It doesn't. AA doesn't really do much of anything. Their success rate is around 5%, and that's being generous. The success rate of people who quit on their own is about 5%.

      August 28, 2011 at 12:31 pm |
  17. James

    I am a recovering alcoholic. I beleive in Jesus. Everything has a purpose and everything happens for a reason. I have witnessed this in my life. The things I can't explain, I accept through faith. There is a God and he loves us beyond measure. I hope and pray all people will have the opportunity to know him and share in his blessings. i know in my heart of hearts without him I woulldnot be here.

    August 28, 2011 at 11:57 am |
    • JOhn

      I think it is high time for atheists to start challenging believers to their beliefs. Every time I hear a true believer say things like "I've seen things in my life that I cannot explain or that are due to Jesus" or something like that, please be more specific so that those of us with critical thinking skills can help you realize that what you take as mysterious or the power of god is simply due to your inability to distinguish between probability and magical thinking.

      August 28, 2011 at 12:04 pm |
    • Awkward Situations

      You have to consider the possibility that god does not like you, never wanted you, and in all probability, he HATES you. It's not the worst thing that can happen.

      August 28, 2011 at 12:06 pm |
    • icebalm

      I am sorry James that you must denigrate your accomplishment by not even taking credit for it yourself. :(
      An invisible zombie sky father didn't put down the bottle, you did, and you should be proud as it is a very hard thing to do.

      August 28, 2011 at 12:10 pm |
    • Rex Lutherin

      @John: if you need to challenge and/or know that badly then perhaps something is lacking?

      August 28, 2011 at 12:11 pm |
    • Robert Boyd

      Awkward Situations – You are my hero for that quote!
      As for religion... why is it okay for Christians to corner atheists and question their lack of faith... but if I corner a christian and ask questions like "So... two of every animal on a boat, and that's how the world was saved... wow. You want to buy a watch?" I'm the insensitive one?

      August 28, 2011 at 12:15 pm |
  18. Jack

    I sobered up as an athiest with Rational Recovery... If you don't have faith in god to help you get sober, that's OK, you can have faith in yourself and your own ability to reason rationally if you choose to.

    August 28, 2011 at 11:54 am |
  19. Lily

    I quit a 12 step program because I'm an atheist and they kept telling me that if I just kept coming to meetings I'd "get it" and believe in Jesus. It was so relentless that it was exacerbating my problem and stressing me out.

    I'm happy for the author but something doesn't ring true about her story. I suspect she's not really an atheist but something more along the lines of an agnostic or skeptic.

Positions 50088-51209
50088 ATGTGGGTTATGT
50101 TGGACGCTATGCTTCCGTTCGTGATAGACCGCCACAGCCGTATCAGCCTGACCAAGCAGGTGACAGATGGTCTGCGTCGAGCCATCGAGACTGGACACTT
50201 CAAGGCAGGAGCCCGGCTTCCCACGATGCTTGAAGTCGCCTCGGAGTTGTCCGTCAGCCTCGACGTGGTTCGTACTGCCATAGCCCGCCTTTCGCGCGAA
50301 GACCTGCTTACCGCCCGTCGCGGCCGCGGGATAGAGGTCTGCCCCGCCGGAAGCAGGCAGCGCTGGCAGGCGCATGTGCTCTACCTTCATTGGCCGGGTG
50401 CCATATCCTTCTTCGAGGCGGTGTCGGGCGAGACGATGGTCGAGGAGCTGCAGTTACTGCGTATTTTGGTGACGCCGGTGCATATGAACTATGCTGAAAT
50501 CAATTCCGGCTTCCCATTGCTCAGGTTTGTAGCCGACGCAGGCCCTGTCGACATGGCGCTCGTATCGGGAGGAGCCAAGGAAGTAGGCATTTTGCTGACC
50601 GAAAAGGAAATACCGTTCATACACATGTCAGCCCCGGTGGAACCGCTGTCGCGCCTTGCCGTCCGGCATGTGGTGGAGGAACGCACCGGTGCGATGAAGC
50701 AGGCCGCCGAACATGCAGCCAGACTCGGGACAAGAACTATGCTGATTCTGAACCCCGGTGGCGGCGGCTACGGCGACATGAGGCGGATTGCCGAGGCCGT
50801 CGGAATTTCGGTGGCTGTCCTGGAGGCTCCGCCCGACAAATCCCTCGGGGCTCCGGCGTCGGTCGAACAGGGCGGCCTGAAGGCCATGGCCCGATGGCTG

August 28, 2011 at 11:54 am |
    • Anonymous

      Lily- AA has tons of meetings for atheists. If your truly alcoholic, the only reason to stop going would be to hold on to your right to keep drinking. Maybe your just not an alcoholic.

      August 28, 2011 at 11:56 am |
    • AA experienced

      AA usually does not push a religion, so I'm surprised. (Unless you were at one of their church meetings or sometihing). They just suggest their program is successful, if you believe in a higher power, even if it involves yourself (like the author said). The other steps of the programs aren't easy, but they don't require a particular faith ever.

      August 28, 2011 at 12:05 pm |
    • Glenn

      Whenever someone in the program decides to take another route to sobriety and/or questions any of it's tenents, there are always those that claim, 'well, this person isn't a true alcoholic'. What nonsense. I am quite certain the author is alcoholic by any definition. Further, shouldn't we celebrate someone's sobriety, no matter how they attain and maintain it? I go to meetings and they help. I know many other people who are alcoholic who don't attend meetings or have taken an alternate route. As long as they're sober and free I support them. If they're not, I am therer for them. But I sure as he'll am not going to question whether they're alcoholic.

      August 28, 2011 at 12:27 pm |
  20. Charles

    “So you think you’re the biggest, most important thing in the universe?” – I always find that response to atheism SO insulting. What it says to me is you think "Well, if this person doesn't believe in God, he must think he IS god" – This also shows, to me, one of the biggest flaws and most problematic elements of Christianity – that, only next to God (shaped in his image, right?) humans are the most important things in the universe. Talk about a belief that lacks humility! Great article, by the way, I always wondered whether atheism and AA are mutually exclusive. Congratulations on your sobriety!!!

    August 28, 2011 at 11:53 am |
    • chgn66

      A lot of Christians can't think outside the bounds of their beliefs. They always classify agnostics and atheists based on the premise that their religion is the truth. So if you are non-religious you must be replacing the same Christian beliefs (like mportance in the universe) with your own.

      August 28, 2011 at 12:15 pm |
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The CNN Belief Blog covers the faith angles of the day's biggest stories, from breaking news to politics to entertainment, fostering a global conversation about the role of religion and belief in readers' lives. It's edited by CNN's Daniel Burke with contributions from Eric Marrapodi and CNN's worldwide news gathering team.